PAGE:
« AnteriorContinuar »
ROBINSON FEMALE SEMINARY.
EXETER, NEW HAMPSHIRE.
MEMOIR OF FOUNDER.
William ROBINSON, the founder of the seminary which bears his name, was born at Exeter, N. H., September 18th, 1794, and here his early life was passed. While yet a child his parents died, and he was left, without property, to make bis own way in the world as best he could. After having to some extent availed himself of the advantages afforded by the public schools of the day, and, as it used to be termed, “served his time" at the trade of a printer, he left Exeter for the South, and finally settled in Augusta, Georgia, where the rest of his life was passed, and where the largest part of his property was accumulated. Here he died, May 13th, 1864. · Having amassed a large fortune, the most of which he carefully invested at the North, and proposing to spend some time in travel in the Old World, Mr. Robinson made his will in the year 1853, in which, after legacies to his wife and relatives (he had no children), he left the bulk of his property to an institution in Georgia, and to found a seminary for girls in his native town. The war of the rebellion breaking out soon after, Mr. Robinson seems to have concluded to postpone his visit abroad, and his purposed travels were never undertaken. How much of his property was sacrificed during the war is not known to the writer, but the greatest portion, probably, remained safely invested at the North, where it rapidly accumulated. At the time of his death it is supposed that Mr. Robinson was, in a measure, unacquainted with the extent of his own fortune,-however, he seems to have changed his purpose just before he died, so far as to propose leaving a comparatively limited bequest for the founding of a seminary in bis native town, and a new will was drawn up to that effect, but he died before it could be executed.
The town of Exeter was put in possession of the sum thus left in the year 1866, amounting to $240,000, and at the organizing the Seininary, to about $300,000.
A monument erected over his remains at Augusta, has this inscription :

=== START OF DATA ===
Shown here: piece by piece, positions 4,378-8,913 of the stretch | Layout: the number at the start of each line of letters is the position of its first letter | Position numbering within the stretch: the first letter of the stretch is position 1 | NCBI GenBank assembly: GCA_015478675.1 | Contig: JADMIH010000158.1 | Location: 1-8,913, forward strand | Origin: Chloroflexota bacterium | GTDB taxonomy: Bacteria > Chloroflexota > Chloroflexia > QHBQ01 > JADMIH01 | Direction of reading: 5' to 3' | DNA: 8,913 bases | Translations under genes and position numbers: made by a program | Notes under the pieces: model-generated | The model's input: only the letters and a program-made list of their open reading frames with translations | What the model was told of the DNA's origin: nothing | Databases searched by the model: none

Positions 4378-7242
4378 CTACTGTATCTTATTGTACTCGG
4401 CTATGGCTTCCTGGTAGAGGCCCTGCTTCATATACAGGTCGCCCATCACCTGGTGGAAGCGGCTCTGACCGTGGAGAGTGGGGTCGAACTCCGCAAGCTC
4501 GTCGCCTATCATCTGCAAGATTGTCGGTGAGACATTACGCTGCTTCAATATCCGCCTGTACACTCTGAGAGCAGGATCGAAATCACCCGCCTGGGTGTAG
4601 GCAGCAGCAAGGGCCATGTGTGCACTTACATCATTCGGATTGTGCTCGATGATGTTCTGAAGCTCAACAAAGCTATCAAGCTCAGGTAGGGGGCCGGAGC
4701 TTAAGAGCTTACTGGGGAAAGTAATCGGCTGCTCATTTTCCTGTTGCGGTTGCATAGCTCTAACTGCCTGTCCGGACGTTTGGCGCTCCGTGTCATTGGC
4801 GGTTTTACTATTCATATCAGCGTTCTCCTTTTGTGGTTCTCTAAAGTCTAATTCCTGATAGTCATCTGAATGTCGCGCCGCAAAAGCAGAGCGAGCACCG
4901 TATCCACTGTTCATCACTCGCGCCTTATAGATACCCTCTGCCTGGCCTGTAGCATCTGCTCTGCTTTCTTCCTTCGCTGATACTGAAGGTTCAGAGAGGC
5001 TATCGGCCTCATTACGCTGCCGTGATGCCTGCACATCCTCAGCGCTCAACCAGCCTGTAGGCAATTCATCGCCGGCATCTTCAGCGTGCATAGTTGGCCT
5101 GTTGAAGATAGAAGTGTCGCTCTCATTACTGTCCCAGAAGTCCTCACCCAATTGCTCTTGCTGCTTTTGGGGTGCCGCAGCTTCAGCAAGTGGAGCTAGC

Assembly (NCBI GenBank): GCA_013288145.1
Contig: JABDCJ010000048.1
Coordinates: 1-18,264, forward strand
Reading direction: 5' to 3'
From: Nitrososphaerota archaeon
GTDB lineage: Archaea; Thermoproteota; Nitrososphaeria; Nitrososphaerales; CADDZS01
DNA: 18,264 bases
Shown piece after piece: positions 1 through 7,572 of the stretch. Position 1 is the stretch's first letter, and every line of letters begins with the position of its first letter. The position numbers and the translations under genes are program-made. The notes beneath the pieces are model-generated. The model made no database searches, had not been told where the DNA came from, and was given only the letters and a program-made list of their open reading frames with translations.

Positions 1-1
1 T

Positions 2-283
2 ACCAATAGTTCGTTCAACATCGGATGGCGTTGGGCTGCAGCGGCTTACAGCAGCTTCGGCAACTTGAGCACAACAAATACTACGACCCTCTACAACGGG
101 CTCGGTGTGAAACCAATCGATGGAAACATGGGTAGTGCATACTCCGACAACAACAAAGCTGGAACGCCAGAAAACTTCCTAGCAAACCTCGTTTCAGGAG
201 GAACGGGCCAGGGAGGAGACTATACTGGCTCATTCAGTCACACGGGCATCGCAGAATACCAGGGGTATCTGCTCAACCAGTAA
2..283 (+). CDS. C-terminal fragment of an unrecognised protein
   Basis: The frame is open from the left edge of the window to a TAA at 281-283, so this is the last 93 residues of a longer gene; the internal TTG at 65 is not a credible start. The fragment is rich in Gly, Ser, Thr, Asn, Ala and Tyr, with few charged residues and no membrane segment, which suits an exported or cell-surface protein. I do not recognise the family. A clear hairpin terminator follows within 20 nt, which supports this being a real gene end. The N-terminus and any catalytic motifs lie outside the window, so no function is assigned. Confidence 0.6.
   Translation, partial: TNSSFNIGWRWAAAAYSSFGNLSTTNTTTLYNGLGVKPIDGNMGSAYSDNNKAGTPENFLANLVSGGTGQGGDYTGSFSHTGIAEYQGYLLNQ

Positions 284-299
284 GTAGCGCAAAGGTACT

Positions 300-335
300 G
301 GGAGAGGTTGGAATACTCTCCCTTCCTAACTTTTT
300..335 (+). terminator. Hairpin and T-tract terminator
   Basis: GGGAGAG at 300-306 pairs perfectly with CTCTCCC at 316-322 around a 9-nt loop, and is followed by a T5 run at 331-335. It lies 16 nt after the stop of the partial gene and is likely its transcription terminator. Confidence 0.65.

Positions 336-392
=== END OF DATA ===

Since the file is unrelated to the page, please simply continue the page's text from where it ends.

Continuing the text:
May 13, 1864. A resident of Augusta and vicinity for nearly fifty years, he was known as a courteous gentleman, an honorable merchant, and a benefactor to the poor.
His name will be held in grateful remembrance by the people of his birthplace and of his adopted home, for the bounty which secured to their children, and children's children, the priceless benefits of education.
Mr. Robinson's views of the use to be made of his bounty' are very clearly set forth in his will, a part of which is appended to this notice. Any doubt of his intentions is easily resolved by recalling the fact that he was a poor boy once, who felt the want and knew something of the power of a thorough education. He had lived as child, youth, and in early manhood in sight of · Phillips Academy,'—was a daily witness of its operations, was conversant with its students, and not unlikely may have sometimes envied them the superior advantages which they enjoyed. He was accustomed to hear them and others speak of college and of educational institutions, and thus became familiarized with something of their characteristics. His experience, too, as a printer's boy, may have often led his thoughts in the same direction. He, doubtless, in after life appreciated, more than most men would have done, the inestimable blessing which Phillips' liberality had been and was likely to be in all coming time to the community. At the same time he evidently saw that Phillips, as was the custom in his day, had wholly overlooked one half of society, and, while providing the means of education for boys, had wholly passed by girls and young women, and generously determined to do for them what Phillips had done for their brothers. His purpose may have been early formed and long cherished, and not unlikely in the midst of the turmoil and vicissitudes of an extensive business he may have clung in secret to an early formed resolve that should wealth accumulate in his hands, a bountiful share of it should be reserved to give to females the educational advantages generally denied them.